The Company generates a substantial portion of its revenues and expenses in international markets which subjects its operations to the exposure of exchange rate fluctuations. The impact of currency exchange rate movement can be positive or negative in any period. The Company periodically enters into foreign currency contracts in order to minimize the volatility that fluctuations in currency translation have on its monetary transactions. Under these arrangements, the Company typically agrees to purchase a fixed amount of a foreign currency in exchange for a fixed amount of U.S. Dollars or other currencies on specified dates with maturities of less than twelve months, with some agreements extending to longer periods. The Company had the following notional amounts outstanding under foreign exchange contracts at March 31, 2019 and December 31, 2018 (in millions):

 

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Buy 

 

Notional
Amount in Buy
Currency

 

Sell

 

Maturity

 

Notional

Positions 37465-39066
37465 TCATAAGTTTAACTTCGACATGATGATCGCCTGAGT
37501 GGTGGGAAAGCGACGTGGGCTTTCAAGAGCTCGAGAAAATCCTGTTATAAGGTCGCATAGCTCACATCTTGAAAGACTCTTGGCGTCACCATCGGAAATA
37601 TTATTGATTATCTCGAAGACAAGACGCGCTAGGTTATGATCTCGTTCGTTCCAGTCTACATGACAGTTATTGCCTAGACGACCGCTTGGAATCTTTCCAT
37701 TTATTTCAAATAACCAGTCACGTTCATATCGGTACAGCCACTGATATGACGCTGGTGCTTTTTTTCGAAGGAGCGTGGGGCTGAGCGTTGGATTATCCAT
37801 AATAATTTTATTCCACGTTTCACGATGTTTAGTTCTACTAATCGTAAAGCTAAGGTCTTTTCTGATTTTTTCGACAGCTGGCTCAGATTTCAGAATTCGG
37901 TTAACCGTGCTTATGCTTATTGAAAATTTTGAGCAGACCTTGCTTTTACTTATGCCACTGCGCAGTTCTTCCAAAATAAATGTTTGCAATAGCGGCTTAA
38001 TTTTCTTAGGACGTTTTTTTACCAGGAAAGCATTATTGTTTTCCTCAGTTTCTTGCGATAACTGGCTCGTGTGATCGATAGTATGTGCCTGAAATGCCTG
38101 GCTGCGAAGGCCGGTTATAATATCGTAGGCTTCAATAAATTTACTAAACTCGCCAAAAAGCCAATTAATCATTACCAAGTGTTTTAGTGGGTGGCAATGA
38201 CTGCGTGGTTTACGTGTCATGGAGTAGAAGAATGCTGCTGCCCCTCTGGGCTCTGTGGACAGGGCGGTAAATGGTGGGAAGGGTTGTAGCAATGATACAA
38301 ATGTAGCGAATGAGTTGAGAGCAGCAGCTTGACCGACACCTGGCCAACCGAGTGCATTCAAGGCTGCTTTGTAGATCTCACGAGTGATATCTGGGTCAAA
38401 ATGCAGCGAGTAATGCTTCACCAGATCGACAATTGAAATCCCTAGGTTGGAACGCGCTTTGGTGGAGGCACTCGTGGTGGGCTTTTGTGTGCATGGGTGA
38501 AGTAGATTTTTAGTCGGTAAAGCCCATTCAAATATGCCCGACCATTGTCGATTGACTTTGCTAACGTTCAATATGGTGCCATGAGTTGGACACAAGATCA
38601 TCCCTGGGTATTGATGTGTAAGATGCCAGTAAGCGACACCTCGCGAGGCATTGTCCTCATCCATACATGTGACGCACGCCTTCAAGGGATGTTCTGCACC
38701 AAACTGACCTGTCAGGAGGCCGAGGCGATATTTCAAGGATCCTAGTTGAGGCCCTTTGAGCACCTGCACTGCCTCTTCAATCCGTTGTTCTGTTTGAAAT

Amount in U.S.
Dollars

 

Fair Value of
Assets

 

Fair Value of
Liabilities

 

March 31, 2019:

 

 

 

 

 

 

 

 

 

 

 

 

 

Euro

 

25.0

 

U.S. Dollars

 

April 2019

 

$

28.6

 

$

 

$

0.6

 

 

 

 

 

 

 

 

 

 

 

 

 

 

 

Great Britain Pound

 

14.7

 

Euro

 

April 2019

 

18.6

 

0.5

 

 

 

 

 

 

 

 

 

 

 

 

 

 

 

 

Swiss Francs

 

10.4

 

Japanese Yen

 

April 2019

 

10.7

 

 

0.3

 

 

 

 

 

 

 

 

 

 

 

 

 

 

 

Swiss Francs

 

9.6

 

U.S. Dollars

 

April 2019

 

9.7

 

 

0.1

 

 

 

 

 

 

 

 

 

 

 

 

 

 

 

Euro

 

6.9

 

Great Britain Pound

 

May 2019 to October 2020

 

8.2

 

 

0.3

 

 

 

 

 

 

 

 

 

 

 

 

 

 

 

Taiwan Dollar

 

129.0

 

U.S. Dollars

 

April 2019

 

4.2

 

 

 

 

 

 

 

 

 

 

 

 

 

 

 

 

 

Chinese Renminbi

 

23.7

 

U.S. Dollars

 

April 2019

 

3.5

 

 

 

 

 

 

 

 

 

 

 

 

 

 

 

 

 

Singapore Dollar

 

4.3

 

U.S. Dollars

 

April 2019

 

3.2

 

 

 

 

 

 

 

 

 

 

 

 

 

 

 

 

 

Swedish Krona

 

14.8

 

U.S. Dollars

 

April 2019

 

1.6

 

 

 

 

 

 

 

 

 

 

 

 

 

 

 

 

 

U.S. Dollars

 

1.2

 

Canadian Dollars

 

April 2019

 

1.2

 

 

 

 

 

 

 

 

 

 

 

 

 

 

 

 

 

U.S. Dollars

 

1.1

 

Singapore Dollar

 

April 2019

 

1.1

 

 

 

 

 

 

 

 

 

 

 

$

90.6

 

$

0.5

 

$

1.3

 

 

 

 

 

 

 

 

 

 

 

 

 

 

 

December 31, 2018:

 

 

 

 

 

 

 

 

 

 

 

 

 

Euro

 

25.4

 

U.S. Dollars

 

January 2019

 

$

31.1

 

$

 

$

2.1

 

 

 

 

 

 

 

 

 

 

 

 

 

 

 

U.S. Dollars

 

8.5

 

Euro

 

January 2019

 

8.6

 

 

0.1